An example of a method for laminating the first substrate 101 a directly on the second substrate 102 a will be described below. First, the first substrate 101 a and the second substrate 102 a whose surfaces are smoothed and cleaned are prepared. The surface of each substrate is treated with, for example an ammonia-based aqueous solution so as to be hydrophilic. Then, each substrate is rinsed with pure water and dried. It is preferable to use a spinning dryer or the like for drying. This process makes the surface of each substrate to have terminal hydroxyl groups (OH) so that it becomes hydrophilic.

Then, one main plane of the hydrophilic first substrate 101 a is opposed to and is superimposed on one main plane of the hydrophilic second substrate 102 a. Thus, the first substrate 101 a and the second substrate 102 a are joined together primarily via hydrogen bonds (initial joining). In this stage, the joining strength is not sufficient so that the initially joined substrates are treated with heat for higher joining strength. This thermal treatment changes the initial joining to joining primarily by intermolecular force so that a firmly joined body can be obtained. In superimposing the substrates, the substrates are not necessarily dry and can be superimposed with water therebetween without drying the surfaces of the substrates, and then treated with heat.

Thereafter, as shown in FIG. 9B, the first substrate 101 a and the second substrate 102 a are reduced in thickness until they have suitable thicknesses. It is necessary to provide the first substrate 101 and the second substrate 102 with predetermined thicknesses (for example, the thickness of the first substrate 101 is 0.03 mm, and the thickness of the second substrate 102 is 0.32 mm) in accordance with the purpose of the substrates. Therefore, the first and second substrates 101 a and 102 a that are joined together without anything therebetween are made thin by mechanical grinding or polishing until the predetermined thicknesses are reached. The laminated first and second substrates 101 a and 102 a that are joined together without anything therebetween have a joining strength sufficiently resistant to conventional mechanical grinding and polishing, so that the substrates are not detached in the process of making the substrates thin.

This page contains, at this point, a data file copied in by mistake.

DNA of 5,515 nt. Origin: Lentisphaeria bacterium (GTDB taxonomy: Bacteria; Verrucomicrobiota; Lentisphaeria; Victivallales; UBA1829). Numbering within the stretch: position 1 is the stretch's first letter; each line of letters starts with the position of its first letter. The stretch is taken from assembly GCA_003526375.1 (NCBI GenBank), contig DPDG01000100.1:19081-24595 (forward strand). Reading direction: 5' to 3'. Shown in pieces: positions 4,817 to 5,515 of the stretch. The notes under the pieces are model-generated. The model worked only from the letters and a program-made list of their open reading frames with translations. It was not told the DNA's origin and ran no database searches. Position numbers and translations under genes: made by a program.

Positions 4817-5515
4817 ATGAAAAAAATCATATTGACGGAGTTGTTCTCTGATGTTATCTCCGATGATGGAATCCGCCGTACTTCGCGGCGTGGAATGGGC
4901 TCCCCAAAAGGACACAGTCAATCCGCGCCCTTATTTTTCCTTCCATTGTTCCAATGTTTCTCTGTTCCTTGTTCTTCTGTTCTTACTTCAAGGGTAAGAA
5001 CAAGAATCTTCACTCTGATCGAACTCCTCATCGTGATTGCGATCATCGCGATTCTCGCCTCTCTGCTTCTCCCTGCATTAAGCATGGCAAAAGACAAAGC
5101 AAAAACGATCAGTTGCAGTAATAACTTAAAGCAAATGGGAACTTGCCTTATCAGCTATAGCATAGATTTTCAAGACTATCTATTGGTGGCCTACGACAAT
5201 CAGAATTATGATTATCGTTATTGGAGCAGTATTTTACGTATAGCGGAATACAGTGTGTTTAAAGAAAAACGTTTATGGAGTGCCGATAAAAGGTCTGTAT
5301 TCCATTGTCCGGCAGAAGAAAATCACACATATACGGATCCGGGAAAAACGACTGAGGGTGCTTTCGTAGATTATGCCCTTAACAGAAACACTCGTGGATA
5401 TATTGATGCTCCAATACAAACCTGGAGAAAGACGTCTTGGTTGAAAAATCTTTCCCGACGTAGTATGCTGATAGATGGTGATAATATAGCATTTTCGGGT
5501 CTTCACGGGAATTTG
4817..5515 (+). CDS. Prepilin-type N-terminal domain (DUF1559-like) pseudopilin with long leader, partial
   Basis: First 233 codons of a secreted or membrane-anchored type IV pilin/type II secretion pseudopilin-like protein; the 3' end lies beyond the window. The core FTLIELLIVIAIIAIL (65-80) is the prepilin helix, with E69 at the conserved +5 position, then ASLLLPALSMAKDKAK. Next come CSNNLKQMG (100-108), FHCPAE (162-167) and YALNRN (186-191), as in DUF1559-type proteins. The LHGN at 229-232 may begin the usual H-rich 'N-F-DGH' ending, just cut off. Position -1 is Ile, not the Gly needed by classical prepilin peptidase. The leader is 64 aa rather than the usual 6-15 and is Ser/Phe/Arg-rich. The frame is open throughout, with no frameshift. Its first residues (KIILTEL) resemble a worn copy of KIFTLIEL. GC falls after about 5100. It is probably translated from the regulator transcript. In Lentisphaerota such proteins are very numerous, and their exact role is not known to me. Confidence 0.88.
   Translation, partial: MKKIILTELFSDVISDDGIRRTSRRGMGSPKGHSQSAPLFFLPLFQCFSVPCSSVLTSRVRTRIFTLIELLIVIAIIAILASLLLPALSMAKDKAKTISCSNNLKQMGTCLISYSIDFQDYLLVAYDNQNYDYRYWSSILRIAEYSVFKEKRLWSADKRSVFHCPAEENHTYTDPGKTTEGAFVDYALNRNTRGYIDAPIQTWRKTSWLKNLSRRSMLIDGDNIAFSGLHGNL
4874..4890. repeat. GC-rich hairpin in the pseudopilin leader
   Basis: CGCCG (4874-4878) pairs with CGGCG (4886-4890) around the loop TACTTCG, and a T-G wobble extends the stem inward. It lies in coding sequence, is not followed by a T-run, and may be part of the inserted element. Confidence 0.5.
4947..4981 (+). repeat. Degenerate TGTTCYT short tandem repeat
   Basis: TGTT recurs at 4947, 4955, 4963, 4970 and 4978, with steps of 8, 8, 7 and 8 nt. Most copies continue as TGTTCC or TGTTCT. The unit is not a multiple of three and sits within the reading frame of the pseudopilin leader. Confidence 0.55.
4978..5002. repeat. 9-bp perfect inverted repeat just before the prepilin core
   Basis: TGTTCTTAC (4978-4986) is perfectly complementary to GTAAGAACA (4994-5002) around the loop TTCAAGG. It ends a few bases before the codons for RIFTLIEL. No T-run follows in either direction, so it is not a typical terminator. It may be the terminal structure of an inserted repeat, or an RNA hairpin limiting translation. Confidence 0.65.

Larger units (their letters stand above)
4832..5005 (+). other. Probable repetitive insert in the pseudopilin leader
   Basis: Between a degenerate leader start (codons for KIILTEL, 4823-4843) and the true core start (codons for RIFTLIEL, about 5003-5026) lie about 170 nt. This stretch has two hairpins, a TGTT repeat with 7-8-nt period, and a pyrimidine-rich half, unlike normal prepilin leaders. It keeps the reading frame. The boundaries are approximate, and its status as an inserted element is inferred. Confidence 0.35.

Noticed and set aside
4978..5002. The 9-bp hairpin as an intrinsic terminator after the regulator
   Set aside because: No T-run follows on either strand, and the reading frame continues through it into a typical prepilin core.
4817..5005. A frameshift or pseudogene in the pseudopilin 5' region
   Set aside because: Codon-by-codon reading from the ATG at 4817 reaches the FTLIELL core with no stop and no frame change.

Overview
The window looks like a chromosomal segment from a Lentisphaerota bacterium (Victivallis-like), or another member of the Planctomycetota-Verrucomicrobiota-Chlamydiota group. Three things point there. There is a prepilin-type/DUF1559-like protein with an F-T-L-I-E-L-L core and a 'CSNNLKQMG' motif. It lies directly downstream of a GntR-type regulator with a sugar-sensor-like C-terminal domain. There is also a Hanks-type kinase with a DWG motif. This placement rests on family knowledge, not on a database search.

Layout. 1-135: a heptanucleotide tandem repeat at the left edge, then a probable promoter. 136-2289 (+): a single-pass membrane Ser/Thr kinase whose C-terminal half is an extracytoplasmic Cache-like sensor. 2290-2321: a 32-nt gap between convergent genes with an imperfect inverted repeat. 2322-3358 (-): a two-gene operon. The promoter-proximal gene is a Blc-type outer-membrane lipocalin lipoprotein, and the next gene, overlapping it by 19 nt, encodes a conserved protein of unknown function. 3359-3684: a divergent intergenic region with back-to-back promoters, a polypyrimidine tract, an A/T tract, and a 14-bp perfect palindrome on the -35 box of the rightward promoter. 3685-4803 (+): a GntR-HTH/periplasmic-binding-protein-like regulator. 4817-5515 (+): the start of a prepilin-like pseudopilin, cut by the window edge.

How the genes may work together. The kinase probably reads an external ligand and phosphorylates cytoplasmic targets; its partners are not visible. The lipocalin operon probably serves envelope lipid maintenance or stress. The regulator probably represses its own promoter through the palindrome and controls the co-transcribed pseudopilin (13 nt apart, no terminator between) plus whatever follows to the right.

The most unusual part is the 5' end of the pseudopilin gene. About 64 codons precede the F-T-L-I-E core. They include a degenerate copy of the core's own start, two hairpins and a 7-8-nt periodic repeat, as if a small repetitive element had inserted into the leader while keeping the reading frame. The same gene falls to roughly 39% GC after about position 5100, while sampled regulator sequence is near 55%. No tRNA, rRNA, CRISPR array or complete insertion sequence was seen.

In the process of making the substrates thin, more specifically, the following processes are included. A surface acoustic wave propagates on the surface of the first substrate 101 a. Therefore, after the first substrate 101 a is made thin by mechanical grinding until a certain thickness, for example about 0.1 mm, is reached, the surface of the first substrate 101 a is polished to a mirror finish by regular mechanochemical polishing, which is performed until the final thickness reaches the predetermined thickness (e.g., 0.03 mm). The second substrate 102 a is made thin only by mechanical grinding until the predetermined thickness is reached.

In FIGS. 9A and 9B, after the initially joined substrates are treated with heat, the process of making them thin is performed. Alternatively, depending on the combination of the substrates or the final thickness of the substrates, the temperature of the heat treatment can be raised stepwise while repeating the heat treatment and the process of making the substrate thin several times. This can provide a laminated substrate having a high joining strength.

The above-described processes provide a laminated substrate comprising the first substrate 101 a made of a piezoelectric material such as a piezoelectric single crystal and the second substrate 102 a made of glass having a low thermal expansion coefficient.

Thereafter, as shown in FIG. 9C, the comb-shaped electrode 104 and the reflector 105 are formed on the surface 101 s of the first substrate 101 a. The comb-shaped electrode 104 and the reflector 105 can be formed by a conventional photolithography technique. In this manner, a laminated substrate is provided where the first substrate 101 a and the second substrate 102 a are laminated, and the comb-shaped electrodes 104 are formed. Generally, up to this process, the processes are performed by wafer unit, and a wafer is separated into elements by the subsequent process. As described above, the method of Embodiment 3 includes forming the laminated substrate where the first substrate 101 a made of a piezoelectric material and provided with a pair of comb-shaped electrodes 104 on a surface 101 s thereof is laminated on the second substrate 102 a made of a material different from the first substrate 101 a.

Thereafter, as shown in FIGS. 9D and 9E, the wafer is cut (separated into elements) by the following two processes. The process of separating into elements will be described below.